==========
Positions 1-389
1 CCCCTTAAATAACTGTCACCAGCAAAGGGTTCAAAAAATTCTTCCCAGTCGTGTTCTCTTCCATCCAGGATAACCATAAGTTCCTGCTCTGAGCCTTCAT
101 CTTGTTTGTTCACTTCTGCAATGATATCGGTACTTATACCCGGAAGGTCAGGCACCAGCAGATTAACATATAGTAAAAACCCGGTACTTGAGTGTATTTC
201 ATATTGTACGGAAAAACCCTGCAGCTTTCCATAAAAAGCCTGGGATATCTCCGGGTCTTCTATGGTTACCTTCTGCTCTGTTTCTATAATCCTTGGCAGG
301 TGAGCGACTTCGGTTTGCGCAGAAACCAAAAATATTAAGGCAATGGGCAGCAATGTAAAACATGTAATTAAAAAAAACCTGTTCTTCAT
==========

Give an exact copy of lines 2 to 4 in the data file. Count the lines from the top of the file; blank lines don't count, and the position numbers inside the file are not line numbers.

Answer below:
1 CCCCTTAAATAACTGTCACCAGCAAAGGGTTCAAAAAATTCTTCCCAGTCGTGTTCTCTTCCATCCAGGATAACCATAAGTTCCTGCTCTGAGCCTTCAT
101 CTTGTTTGTTCACTTCTGCAATGATATCGGTACTTATACCCGGAAGGTCAGGCACCAGCAGATTAACATATAGTAAAAACCCGGTACTTGAGTGTATTTC
201 ATATTGTACGGAAAAACCCTGCAGCTTTCCATAAAAAGCCTGGGATATCTCCGGGTCTTCTATGGTTACCTTCTGCTCTGTTTCTATAATCCTTGGCAGG